‘Infested’ Will Get Under Your Skin

Latest spider-based thriller delivers first-rate FX, meandering flight to freedom

Spiders are the new sharks.

Genre directors can’t get enough of the creepy crawlers. Can you blame them?

We’ve all been grossed out by larger-than-expected spiders sneaking into our bedrooms. They drop in like Ethan Hunt in “Mission: Impossible,” dangling overhead on invisible strands.

“Infested” is never that demure. It delivers softball-sized spiders and the most intriguing hero we’ve seen in some time. Too bad the story’s third act doubles down on commentary, not scares.

Infested | Official Trailer | Shudder

Young, entrepreneurial Kaleb (Theo Christine) is hustling his way through life in his hardscrabble community. He’s calculating but sweet – consider the exotic pets he lovingly cares for in his cramped room.

He makes the mistake of adding a large spider to his collection. This is no ordinary arachnid, according to an unsettling prologue that sets the horrors in motion.

The critter escapes, multiplies and begins taking over Kaleb’s apartment building.

It’s up to Kaleb and his unlikely allies, including sister Manon (Lisa Nyarko) and local MMA fighter Mathys (Jerome Niel) to save as many people as possible.

“Infested” serves up some top-tier scenes, benefiting from outstanding special effects. Is this a perfect marriage of CGI and practical effects? Hard to tell, but there’s never a moment where you doubt these spiders are oh, so real.

Director Sebastien Vanicek maximizes our natural fears, including one killer scene in a bathroom. Try watching it without scratching your body for unseen bugs. Later, the building’s use of timer-based lights adds another can’t-miss way to keep us engaged.


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Vanicek isn’t just interested in scare tactics.

The run-down neighborhood is a character unto itself, part of France’s immigrant class where hope feels out of reach. We see that in the menagerie of characters pitted against the spiders, a melting pot of frustration and pain.

Kaleb and Manon recently lost their mother, another ache impacting the storyline.

Our heroes fear the police and the future, but it’s the former that matters as the story progresses. It’s hard to miss the social commentary afoot, but for much of the movie Vanicek and co. balance it beautifully with the genre trappings.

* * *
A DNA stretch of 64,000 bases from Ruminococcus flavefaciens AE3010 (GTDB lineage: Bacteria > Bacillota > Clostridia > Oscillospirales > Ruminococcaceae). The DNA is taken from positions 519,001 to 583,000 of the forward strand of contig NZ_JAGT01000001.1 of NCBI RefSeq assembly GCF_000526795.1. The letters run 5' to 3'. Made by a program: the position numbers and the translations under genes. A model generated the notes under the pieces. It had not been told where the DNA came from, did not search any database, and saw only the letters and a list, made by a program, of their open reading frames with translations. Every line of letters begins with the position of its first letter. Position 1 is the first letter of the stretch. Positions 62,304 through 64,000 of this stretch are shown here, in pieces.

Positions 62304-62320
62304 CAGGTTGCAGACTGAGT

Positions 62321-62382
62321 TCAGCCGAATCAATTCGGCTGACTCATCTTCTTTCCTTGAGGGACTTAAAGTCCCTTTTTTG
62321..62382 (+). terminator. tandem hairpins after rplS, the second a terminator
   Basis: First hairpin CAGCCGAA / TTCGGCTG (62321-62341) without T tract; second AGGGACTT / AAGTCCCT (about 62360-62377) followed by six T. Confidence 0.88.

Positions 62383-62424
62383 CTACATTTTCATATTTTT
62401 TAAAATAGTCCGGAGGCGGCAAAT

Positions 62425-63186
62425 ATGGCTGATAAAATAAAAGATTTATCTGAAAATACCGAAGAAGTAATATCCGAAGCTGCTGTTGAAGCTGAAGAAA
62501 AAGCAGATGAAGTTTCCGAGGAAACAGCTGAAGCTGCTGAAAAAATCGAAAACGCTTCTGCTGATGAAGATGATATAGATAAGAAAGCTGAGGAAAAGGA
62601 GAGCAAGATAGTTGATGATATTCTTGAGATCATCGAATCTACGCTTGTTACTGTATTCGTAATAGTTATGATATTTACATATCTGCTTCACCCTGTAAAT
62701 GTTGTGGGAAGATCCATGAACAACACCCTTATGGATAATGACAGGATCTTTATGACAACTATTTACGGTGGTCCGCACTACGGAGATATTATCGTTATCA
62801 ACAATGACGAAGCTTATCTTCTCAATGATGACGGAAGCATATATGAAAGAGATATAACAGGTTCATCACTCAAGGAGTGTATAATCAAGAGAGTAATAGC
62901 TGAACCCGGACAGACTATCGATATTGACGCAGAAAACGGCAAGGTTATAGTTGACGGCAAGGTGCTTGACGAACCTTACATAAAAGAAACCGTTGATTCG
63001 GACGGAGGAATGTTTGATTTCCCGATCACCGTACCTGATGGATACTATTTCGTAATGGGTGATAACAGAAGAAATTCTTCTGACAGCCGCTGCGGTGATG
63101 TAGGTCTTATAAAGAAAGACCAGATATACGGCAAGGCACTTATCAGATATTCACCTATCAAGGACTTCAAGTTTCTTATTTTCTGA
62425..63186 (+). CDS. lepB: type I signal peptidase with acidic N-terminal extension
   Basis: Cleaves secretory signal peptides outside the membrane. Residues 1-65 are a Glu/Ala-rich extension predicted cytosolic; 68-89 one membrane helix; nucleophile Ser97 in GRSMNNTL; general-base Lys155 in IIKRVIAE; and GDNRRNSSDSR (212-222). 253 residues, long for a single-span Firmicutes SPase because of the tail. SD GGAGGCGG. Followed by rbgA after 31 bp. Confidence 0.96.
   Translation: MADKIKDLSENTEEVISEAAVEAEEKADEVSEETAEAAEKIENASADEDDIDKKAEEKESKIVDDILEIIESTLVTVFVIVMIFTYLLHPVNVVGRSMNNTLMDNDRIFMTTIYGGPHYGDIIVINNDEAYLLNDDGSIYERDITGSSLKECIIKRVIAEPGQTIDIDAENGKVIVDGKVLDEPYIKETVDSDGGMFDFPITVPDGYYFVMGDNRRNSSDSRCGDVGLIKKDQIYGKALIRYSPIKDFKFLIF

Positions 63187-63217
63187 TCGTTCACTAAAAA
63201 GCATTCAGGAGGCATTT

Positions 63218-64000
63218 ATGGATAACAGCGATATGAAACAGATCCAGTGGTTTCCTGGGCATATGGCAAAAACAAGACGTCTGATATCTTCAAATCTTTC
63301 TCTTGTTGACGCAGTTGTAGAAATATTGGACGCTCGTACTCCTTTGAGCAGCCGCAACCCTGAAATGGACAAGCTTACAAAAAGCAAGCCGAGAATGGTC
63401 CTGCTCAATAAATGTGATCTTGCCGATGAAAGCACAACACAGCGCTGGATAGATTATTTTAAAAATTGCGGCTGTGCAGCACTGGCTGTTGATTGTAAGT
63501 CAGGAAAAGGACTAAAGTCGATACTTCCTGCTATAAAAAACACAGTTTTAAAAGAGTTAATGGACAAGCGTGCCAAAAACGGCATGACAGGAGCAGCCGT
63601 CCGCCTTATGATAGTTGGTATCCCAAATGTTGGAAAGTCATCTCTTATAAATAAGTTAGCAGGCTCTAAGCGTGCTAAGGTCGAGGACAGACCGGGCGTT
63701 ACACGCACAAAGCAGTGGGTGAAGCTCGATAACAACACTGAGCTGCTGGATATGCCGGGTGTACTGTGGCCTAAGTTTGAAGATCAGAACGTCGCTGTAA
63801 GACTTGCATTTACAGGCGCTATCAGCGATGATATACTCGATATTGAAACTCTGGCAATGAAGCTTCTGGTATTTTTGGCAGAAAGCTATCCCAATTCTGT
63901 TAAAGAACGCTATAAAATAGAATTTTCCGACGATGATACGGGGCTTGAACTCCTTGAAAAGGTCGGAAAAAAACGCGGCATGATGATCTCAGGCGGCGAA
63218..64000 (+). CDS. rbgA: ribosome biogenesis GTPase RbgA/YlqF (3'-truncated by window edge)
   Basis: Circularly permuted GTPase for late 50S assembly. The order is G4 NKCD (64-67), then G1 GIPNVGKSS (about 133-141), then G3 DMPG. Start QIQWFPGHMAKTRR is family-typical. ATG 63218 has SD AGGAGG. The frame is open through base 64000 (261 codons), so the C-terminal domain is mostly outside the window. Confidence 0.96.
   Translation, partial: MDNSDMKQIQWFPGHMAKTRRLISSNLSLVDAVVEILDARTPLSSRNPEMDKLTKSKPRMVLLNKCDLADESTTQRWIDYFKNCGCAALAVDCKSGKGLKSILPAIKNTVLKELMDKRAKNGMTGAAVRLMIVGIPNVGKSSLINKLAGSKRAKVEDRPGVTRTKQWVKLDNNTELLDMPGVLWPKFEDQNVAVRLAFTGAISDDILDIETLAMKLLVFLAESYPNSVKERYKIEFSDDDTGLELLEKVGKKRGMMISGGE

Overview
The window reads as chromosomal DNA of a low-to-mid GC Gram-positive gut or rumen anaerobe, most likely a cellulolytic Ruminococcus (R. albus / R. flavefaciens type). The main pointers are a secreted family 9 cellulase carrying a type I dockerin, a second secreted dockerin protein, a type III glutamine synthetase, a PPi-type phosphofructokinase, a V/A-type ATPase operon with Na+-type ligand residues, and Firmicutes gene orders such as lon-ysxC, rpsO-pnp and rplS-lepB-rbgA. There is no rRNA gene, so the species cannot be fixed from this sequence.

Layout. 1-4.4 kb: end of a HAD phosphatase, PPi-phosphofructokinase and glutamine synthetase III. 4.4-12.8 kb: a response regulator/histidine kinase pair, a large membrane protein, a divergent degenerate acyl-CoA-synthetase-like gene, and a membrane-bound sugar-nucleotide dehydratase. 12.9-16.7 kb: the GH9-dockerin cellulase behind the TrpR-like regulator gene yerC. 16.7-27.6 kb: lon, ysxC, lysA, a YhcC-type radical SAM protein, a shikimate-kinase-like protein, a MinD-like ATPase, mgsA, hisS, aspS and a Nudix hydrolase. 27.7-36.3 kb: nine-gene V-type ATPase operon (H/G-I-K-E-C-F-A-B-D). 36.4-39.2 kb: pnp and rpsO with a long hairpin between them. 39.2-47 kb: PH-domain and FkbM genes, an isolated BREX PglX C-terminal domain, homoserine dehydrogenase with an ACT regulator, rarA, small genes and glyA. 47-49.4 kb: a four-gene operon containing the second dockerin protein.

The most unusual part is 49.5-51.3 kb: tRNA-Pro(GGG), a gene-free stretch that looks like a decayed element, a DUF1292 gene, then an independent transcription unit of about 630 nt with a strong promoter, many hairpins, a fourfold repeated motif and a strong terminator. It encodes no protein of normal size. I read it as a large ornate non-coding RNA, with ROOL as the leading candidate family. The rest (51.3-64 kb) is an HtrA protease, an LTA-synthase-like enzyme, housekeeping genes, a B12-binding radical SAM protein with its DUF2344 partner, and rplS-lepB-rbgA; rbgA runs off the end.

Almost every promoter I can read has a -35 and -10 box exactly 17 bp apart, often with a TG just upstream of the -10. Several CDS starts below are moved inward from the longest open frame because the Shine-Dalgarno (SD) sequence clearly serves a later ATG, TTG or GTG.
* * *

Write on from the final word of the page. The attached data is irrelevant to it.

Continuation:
The third act reverses that approach.


The more the story vilifies the police, the less control Vanicek has over the scares. And, sadly, the less coherent his story becomes.

“Infested” is never dull, and once the spiders start taking over huge swathes of the building the tension takes over. Too bad the dialogue is so loud and screechy you’ll want to savor the scares with the sound off.

Yes, people are frightened, but do they have to scream their line readings?

Kaleb is our guiding light through the darkness. He’s no saint, but his compassion for his neighbors gives the film a blast of humanity. He won’t live down to the expectations of others. That’s especially true with a bigoted neighbor (Emmanuel Bonami) who keeps accusing Kaleb of drug peddling.

Some of the best horror movies benefit from social commentary, from “Get Out” to “Night of the Living Dead.” “Infested” feels the same for a while, but Vanicek’s direction gets muddled mid-film.

Where are our heroes going? The crucial sense of space that masters like James Cameron deliver is missing here. The final battle dispatches with any sense of realism, even by horror film standards.

As is, “Infested” is a solid entry in the growing SpiderVerse genre, a tale of heroism in the heart of darkness.

HiT or Miss: “Infested” stumbles toward its finale, but for much of the running time delivers precisely the spider thrills we seek.

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